The COVID-19 outbreak has significantly affected Thailand's approach in managing critical situations such as medical intervention, lockdowns, and travel restrictions to reduce the endemic and battle against the disease. The country now allows private and public institutions to contribute to shuttles supporting mobility to hospitals, further accelerating the patient's access to proper medical care.
The shuttles are equipped with technologies that allow commuters to book seats on routes seamlessly. The technology is a part of Thailand's recently established Digital Economy Promotion Agency (DEPA) that plans to apply the power of healthcare mobility, big data, and AI to facilitate COVID-19 containment measures.
The government has recently launched the CityDash.AI as a platform to support healthcare supervisors and public health administrators to curate crowdsourced data and aggregate them into insights helpful for tracking the spread of the virus. The technology accelerates healthcare providers to anticipate future virus outbreaks and control their capacity, eventually encouraging data consolidation for the industry.
However, the platform requires an entire team capable of cloud technologies and data analysts to support the process. While recent surveys have shown that Thailand's citizens are willing to cooperate in the newly found initiative, the country still lacks a competent skill force to contribute to technology development. The CityDash.AI is currently in its beta phase, running its trials and conducting trials and errors for its operations.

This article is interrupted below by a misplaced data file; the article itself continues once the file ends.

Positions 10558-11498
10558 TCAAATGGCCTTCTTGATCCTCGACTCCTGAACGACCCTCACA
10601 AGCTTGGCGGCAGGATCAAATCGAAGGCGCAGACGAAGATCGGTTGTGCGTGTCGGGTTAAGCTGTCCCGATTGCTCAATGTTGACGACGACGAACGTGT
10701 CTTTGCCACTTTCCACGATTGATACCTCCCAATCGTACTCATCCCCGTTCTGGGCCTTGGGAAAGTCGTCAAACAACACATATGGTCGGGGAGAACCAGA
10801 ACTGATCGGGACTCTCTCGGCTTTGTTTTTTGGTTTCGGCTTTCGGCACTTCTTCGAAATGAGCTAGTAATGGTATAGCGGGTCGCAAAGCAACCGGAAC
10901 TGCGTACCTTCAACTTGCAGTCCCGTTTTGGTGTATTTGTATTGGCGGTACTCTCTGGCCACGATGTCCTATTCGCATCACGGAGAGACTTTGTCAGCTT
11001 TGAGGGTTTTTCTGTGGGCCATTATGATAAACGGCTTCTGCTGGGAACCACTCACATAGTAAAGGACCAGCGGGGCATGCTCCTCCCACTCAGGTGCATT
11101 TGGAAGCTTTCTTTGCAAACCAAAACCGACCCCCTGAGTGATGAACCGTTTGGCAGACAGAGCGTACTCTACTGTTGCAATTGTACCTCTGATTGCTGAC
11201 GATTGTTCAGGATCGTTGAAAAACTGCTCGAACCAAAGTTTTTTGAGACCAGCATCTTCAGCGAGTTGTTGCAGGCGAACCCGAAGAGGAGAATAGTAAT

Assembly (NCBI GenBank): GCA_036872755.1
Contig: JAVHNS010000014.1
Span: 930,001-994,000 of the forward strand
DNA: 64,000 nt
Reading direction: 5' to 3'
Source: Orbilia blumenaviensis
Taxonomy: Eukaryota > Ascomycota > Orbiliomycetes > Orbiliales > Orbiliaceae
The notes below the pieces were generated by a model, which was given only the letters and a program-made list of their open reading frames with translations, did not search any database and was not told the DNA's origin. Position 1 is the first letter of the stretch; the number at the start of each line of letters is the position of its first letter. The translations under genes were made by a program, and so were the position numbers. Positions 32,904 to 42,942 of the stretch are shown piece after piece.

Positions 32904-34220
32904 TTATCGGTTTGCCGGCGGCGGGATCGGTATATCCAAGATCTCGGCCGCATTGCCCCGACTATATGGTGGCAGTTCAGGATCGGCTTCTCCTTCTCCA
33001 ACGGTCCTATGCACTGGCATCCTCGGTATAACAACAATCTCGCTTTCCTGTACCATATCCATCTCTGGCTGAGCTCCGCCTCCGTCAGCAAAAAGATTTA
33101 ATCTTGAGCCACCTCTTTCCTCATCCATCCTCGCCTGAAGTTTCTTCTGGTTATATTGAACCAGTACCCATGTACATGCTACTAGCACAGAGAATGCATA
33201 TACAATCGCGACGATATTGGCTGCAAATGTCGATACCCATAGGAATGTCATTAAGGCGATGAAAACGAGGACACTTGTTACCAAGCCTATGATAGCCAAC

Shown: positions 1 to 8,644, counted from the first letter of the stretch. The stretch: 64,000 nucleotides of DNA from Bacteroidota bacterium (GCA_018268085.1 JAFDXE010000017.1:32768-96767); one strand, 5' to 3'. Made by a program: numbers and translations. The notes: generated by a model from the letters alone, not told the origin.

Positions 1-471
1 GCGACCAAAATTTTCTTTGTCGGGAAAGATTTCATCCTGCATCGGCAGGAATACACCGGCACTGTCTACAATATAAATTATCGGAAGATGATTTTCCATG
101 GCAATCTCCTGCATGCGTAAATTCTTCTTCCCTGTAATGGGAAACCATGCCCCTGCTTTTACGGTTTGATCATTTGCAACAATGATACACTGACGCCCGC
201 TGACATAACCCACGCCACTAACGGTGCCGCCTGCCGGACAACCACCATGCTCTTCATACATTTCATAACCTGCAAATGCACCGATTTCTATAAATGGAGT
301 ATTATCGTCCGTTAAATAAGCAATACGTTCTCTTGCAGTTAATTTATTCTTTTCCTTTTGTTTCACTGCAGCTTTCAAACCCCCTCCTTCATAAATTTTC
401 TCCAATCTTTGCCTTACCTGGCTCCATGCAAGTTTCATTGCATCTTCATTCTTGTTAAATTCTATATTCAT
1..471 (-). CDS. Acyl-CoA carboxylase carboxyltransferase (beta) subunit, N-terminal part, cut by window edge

Previously, Thailand was struck with multiple endemic as the country failed to contain the virus from going nationwide. As Southeast Asian countries slowly recover, Thailand struggles with the latest Delta variant COVID-19's spread. The occurrence has resulted in the country's lagging economic growth and national scale recovery.
Aside from the technology, Thailand collaborates with multiple private partners to support the adjacent services stemming from the platform establishment. SWAT Mobility, alongside Toyota Mobility Foundation, has provided a smart transportation method for healthcare workers in major public hospitals to commute during the crisis period free of charge.
Healthcare workers in Thailand's forefront hospitals can leverage from an intelligent backend system that allows demand-responsive routes, eventually driving the country's healthcare system to become more efficient in its operations.
The effective healthcare system and operations now stand as Thailand's competitive advantage in the Southeast Asian landscape, inviting tourists from neighboring countries to flock to their borders to access affordable and capable healthcare services as countries allow travel once more.
Laos, as an example, has been Thailand's number one cross-border host patient seeking more technology-based services. Thailand is already equipped with enough medical doctors, social workers, and public healthcare institutions, preventing the system from getting overwhelmed during the peak period of COVID-19.
Hence, the digital transformation done by both the government and the private players acts as a cushion for the damages, besides being an accelerator for Thailand's citizens' digital adoption as the country anticipates the global digital revolution.
Today, Thailand's healthcare system possesses a steady telemedicine framework guideline to underlie the activities that would soon birth innovations revolving around helping healthcare providers with its pain points.